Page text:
This post is dedicated to my father-in-law, Bernie Smith. In a dreadful moment he laid the foundation upon which I could find the strength to stand up and move forward. A simple, honest moment and wise words from the heart of one grieving parent to another truly left a lasting impact. So thank you for your wisdom Bernie. Thank you. 💖
Third Grade Dropout<<
before you read my blog post click the link above and watch. Watch and listen. Really listen to what he is saying to you. Once you have done that then you can proceed with reading my blog post.<
My STAND UP moment happened on Tuesday, October 20, 2015 around 11am. It had been less than 24 hours since our Reagan took her last breath. It was a quiet morning. People were moving in and out of the house. Only ever staying for a brief moment. I barely noticed any of them. My thoughts were consumed with worry about how we were going to move on without her. I was lost.
I didn’t really sleep the night before. I hadn’t really slept in days if I’m honest. Hadn’t really eaten either. I was just floating through the moments. Each day seemed to get longer than the one before. When I got out of bed on that quiet morning I wasn’t sure what to do. As I sat there just staring I picked up my phone and got on Facebook. It was around 8:30am at the time and as I started to scroll through my news feed I saw multiple posts about the death of my daughter. I saw posts from people that knew me and from those that didn’t. I panicked. In that moment by myself on the porch I panicked. She was gone. It was Facebook official. She wasn’t coming back and everyone knew it. Well, not everyone.
My mind quickly shifted as I realized that several of our close friends and family didn’t even know that Reagan had been hospitalized. They had no idea. Facebook could NOT be the way they found out. They deserved more than that. Reagan deserved more than that. So I moved to the back porch and closed the door. I sat there and made phone call after phone call to tell our loved ones of Reagan’s passing. They all offered their deepest sympathies. They cried with me on the phone. One of my friends responded with, “Oh Marg, I have no words except I love you.” That was the most perfect response in that moment. And we cried. Then we hung up and both proceeded to make more phone calls. You see, for some of them I asked for their help. I asked them to help me make phone calls because I was afraid I wasn’t going to be able to get to them all in time. They kindly obliged. Between each call I took a few minutes to gather my composure and work up the nerve to be able to speak the words again to someone else. To let the words, “Reagan is gone. She died yesterday,” pass through my lips. It took me a little over an hour to make the calls and at the end I was exhausted. For the first time since it started I felt the exhaustion but not in a tired I need to sleep kind of way. Exhausted in a way that cuts much deeper than that. My heart was exhausted. My head was exhausted. My body was exhausted. My souls was exhausted. I couldn’t do this. I couldn’t go forward. There was no way.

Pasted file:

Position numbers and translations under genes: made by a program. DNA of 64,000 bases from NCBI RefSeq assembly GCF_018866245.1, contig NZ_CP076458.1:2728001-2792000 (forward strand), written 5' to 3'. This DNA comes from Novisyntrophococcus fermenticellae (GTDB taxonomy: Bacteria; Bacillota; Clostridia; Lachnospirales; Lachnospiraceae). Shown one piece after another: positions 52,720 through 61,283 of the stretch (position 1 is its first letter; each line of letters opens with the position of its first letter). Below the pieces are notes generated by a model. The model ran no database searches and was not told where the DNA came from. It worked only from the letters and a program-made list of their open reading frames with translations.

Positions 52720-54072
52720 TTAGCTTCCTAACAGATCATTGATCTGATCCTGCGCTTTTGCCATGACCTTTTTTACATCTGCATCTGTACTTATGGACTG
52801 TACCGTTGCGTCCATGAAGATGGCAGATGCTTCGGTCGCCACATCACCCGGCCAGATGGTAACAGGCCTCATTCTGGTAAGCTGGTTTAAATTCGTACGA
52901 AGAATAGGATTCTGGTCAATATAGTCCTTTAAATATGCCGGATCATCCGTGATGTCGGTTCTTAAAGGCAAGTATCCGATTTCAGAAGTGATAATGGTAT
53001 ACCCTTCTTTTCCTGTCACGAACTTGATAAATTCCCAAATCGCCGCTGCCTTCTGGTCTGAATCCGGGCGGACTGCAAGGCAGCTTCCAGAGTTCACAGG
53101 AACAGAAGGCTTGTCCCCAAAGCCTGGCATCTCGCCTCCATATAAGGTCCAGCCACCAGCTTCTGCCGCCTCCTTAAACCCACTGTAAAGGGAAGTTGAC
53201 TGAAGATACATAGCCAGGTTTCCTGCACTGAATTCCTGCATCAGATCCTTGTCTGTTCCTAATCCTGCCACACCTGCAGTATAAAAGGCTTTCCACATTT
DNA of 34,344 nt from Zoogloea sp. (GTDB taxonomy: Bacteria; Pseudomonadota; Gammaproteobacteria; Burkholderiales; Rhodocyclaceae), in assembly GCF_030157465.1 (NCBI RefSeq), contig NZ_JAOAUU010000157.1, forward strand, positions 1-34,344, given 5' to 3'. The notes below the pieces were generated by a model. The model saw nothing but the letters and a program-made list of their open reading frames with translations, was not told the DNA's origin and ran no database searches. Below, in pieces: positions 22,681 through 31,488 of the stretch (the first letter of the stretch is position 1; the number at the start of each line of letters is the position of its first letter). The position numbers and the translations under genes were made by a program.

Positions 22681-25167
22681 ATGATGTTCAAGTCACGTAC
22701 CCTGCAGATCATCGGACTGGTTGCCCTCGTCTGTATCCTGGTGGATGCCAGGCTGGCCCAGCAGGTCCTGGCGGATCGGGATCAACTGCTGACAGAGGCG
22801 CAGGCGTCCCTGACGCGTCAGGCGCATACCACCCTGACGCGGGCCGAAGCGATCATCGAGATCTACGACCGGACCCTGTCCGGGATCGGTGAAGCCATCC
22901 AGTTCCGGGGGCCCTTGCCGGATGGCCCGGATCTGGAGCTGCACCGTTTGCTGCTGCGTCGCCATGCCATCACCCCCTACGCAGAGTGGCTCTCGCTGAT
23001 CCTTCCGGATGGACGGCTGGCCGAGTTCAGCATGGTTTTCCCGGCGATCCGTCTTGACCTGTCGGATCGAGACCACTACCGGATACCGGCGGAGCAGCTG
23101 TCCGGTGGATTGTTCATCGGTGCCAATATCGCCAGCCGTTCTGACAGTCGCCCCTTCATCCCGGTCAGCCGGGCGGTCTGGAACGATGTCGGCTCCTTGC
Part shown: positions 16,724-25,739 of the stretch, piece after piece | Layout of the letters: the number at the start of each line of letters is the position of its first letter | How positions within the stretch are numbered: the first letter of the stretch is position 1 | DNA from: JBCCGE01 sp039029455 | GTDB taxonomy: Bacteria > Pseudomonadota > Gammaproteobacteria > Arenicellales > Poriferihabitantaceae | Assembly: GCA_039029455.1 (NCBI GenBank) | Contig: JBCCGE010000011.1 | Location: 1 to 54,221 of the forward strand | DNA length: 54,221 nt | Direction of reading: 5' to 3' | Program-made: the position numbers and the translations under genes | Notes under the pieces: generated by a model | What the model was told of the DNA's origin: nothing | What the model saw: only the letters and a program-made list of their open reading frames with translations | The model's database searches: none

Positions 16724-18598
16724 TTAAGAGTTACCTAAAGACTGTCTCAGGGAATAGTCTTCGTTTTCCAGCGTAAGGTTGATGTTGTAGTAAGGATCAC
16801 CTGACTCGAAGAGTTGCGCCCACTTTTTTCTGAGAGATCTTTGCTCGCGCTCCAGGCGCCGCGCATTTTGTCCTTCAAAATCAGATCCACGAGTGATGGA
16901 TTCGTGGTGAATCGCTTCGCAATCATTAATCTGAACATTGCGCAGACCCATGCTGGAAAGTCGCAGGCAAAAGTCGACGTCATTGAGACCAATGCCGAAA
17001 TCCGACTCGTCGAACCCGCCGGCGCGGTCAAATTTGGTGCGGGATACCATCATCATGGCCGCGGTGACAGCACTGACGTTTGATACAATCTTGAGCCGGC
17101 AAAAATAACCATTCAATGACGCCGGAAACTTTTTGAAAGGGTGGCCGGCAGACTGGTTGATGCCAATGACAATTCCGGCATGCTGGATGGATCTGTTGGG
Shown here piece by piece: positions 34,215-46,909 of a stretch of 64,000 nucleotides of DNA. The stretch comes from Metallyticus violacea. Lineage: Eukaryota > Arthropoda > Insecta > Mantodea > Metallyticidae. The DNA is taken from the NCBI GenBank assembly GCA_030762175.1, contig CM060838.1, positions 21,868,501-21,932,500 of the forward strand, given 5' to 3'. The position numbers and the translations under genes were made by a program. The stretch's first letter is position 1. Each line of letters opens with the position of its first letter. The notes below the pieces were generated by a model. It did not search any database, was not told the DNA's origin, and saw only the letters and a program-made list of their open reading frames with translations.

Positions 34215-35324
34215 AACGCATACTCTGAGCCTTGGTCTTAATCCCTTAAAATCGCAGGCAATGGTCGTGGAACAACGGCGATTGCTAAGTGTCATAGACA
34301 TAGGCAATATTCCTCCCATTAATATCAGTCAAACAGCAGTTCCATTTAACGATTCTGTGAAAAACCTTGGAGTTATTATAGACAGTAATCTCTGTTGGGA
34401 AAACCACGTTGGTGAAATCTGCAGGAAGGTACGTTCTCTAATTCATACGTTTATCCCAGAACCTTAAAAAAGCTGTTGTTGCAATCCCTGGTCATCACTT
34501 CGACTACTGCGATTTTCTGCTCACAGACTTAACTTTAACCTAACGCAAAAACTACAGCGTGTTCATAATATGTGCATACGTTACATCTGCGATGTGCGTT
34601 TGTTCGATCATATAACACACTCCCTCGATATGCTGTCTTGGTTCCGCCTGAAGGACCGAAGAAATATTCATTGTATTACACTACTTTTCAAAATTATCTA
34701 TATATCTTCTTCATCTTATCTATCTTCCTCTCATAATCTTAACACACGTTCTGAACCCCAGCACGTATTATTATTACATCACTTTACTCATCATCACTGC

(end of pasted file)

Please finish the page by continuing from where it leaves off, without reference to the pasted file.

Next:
I’m not sure how long I sat there by myself staring at the trees and creek out back but eventually my father-in-law walked out. He didn’t say anything at first. I didn’t say anything. We both just stared out the back window looking at the trees and creek. Me sitting on the bench and him standing to my left. Then he said to me, neither of us breaking our gaze, “somehow you will find a way.” He said, “You will never get over this. It will always be with you but somehow you will find a way. Time will help a little but it will always be with you. She will be with you.”
I didn’t respond. I couldn’t. You see my father-in-law knows my pain. He too has a daughter that passed away at a young age. So I knew he got it. He knew a little bit about where I was in that moment. What he doesn’t know and what I didn’t know until much later was how much those words would stick with me. How much him telling me that this will always be with me but that I will find a way would help me stand up and keep going.
Trust me, when tragedy strikes EVERYONE has words of wisdom or advice for you. Most are well-meaning but most tend to slightly irritate you or just piss you off altogether. If anyone else had spoken those words to me it would have angered me. Coming from him it gave me peace. In that moment I felt peace within me. Felt peace around me. The exhaustion subsided for just a few moments. It didn’t last but it was there. A glimmer of hope that I would find a way. That we would all find a way.
799 days after those words of wisdom we are still finding our way but we are standing. Each day I choose to stand up. I stand for Reagan. I stand for Aidan and Ryan. I stand for Alex. I stand for myself. Some days I stumble but I keep going. It’s not a perfect journey and certainly not an easy one but I am finding my way. I think we are all finding our way through. Together we are doing it. With Reagan soaring above us and beside us we are doing it.
As we move into a new year a lot of people will be making resolutions. Most of the resolutions will be about ones self. Goals to lose weight, eat healthier, run a marathon, etc. I challenge each of us to not only make a resolution about yourself but also a resolution to make an impact. Make a resolution to make each day greater than the last. To be kind and to approach each other from a place of grace and understanding. In 2018 I hope we all strive to be better for ourselves and for others. The last 800 days since Reagan passed have been hell on earth but each day I choose to stand. Stand with me. Standing together we can make quite the impact. How will you live in 2018?
Cheers to 2018!
#juststand #bekind #howareyouliving